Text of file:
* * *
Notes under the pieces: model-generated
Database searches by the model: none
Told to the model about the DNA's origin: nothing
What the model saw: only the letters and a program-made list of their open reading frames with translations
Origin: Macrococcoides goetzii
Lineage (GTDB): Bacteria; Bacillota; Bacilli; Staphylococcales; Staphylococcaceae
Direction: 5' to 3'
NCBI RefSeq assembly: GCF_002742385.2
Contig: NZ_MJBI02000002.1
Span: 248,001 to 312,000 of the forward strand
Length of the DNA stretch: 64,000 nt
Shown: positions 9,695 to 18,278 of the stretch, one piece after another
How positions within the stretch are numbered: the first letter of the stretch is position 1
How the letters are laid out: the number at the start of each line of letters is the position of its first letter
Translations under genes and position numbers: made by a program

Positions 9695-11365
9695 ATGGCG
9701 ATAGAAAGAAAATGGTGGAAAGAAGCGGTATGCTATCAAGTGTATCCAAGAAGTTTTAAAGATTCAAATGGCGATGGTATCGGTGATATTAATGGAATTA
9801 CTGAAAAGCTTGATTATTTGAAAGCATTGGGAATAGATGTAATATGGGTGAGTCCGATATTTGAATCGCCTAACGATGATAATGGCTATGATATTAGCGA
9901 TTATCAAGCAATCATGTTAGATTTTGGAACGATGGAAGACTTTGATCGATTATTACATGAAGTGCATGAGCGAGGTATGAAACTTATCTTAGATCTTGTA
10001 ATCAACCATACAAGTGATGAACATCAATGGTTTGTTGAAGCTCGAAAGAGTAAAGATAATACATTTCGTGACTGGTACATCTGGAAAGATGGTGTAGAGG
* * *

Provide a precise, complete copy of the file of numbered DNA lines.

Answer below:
Notes under the pieces: model-generated
Database searches by the model: none
Told to the model about the DNA's origin: nothing
What the model saw: only the letters and a program-made list of their open reading frames with translations
Origin: Macrococcoides goetzii
Lineage (GTDB): Bacteria; Bacillota; Bacilli; Staphylococcales; Staphylococcaceae
Direction: 5' to 3'
NCBI RefSeq assembly: GCF_002742385.2
Contig: NZ_MJBI02000002.1
Span: 248,001 to 312,000 of the forward strand
Length of the DNA stretch: 64,000 nt
Shown: positions 9,695 to 18,278 of the stretch, one piece after another
How positions within the stretch are numbered: the first letter of the stretch is position 1
How the letters are laid out: the number at the start of each line of letters is the position of its first letter
Translations under genes and position numbers: made by a program

Positions 9695-11365
9695 ATGGCG
9701 ATAGAAAGAAAATGGTGGAAAGAAGCGGTATGCTATCAAGTGTATCCAAGAAGTTTTAAAGATTCAAATGGCGATGGTATCGGTGATATTAATGGAATTA
9801 CTGAAAAGCTTGATTATTTGAAAGCATTGGGAATAGATGTAATATGGGTGAGTCCGATATTTGAATCGCCTAACGATGATAATGGCTATGATATTAGCGA
9901 TTATCAAGCAATCATGTTAGATTTTGGAACGATGGAAGACTTTGATCGATTATTACATGAAGTGCATGAGCGAGGTATGAAACTTATCTTAGATCTTGTA
10001 ATCAACCATACAAGTGATGAACATCAATGGTTTGTTGAAGCTCGAAAGAGTAAAGATAATACATTTCGTGACTGGTACATCTGGAAAGATGGTGTAGAGG